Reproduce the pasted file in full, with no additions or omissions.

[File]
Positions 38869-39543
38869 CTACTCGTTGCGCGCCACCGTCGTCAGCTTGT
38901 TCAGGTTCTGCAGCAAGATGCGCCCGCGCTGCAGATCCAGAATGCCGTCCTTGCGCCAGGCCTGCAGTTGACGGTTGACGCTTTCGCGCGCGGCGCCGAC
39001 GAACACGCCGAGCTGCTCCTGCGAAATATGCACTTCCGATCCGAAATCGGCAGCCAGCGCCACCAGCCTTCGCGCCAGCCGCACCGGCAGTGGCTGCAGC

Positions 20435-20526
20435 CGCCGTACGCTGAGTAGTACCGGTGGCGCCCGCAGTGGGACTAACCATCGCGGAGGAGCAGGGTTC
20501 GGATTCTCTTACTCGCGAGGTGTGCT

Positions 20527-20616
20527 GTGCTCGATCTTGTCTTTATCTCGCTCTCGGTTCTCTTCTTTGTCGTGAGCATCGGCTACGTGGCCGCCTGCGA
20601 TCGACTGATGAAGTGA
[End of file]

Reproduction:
Positions 38869-39543
38869 CTACTCGTTGCGCGCCACCGTCGTCAGCTTGT
38901 TCAGGTTCTGCAGCAAGATGCGCCCGCGCTGCAGATCCAGAATGCCGTCCTTGCGCCAGGCCTGCAGTTGACGGTTGACGCTTTCGCGCGCGGCGCCGAC
39001 GAACACGCCGAGCTGCTCCTGCGAAATATGCACTTCCGATCCGAAATCGGCAGCCAGCGCCACCAGCCTTCGCGCCAGCCGCACCGGCAGTGGCTGCAGC

Positions 20435-20526
20435 CGCCGTACGCTGAGTAGTACCGGTGGCGCCCGCAGTGGGACTAACCATCGCGGAGGAGCAGGGTTC
20501 GGATTCTCTTACTCGCGAGGTGTGCT

Positions 20527-20616
20527 GTGCTCGATCTTGTCTTTATCTCGCTCTCGGTTCTCTTCTTTGTCGTGAGCATCGGCTACGTGGCCGCCTGCGA
20601 TCGACTGATGAAGTGA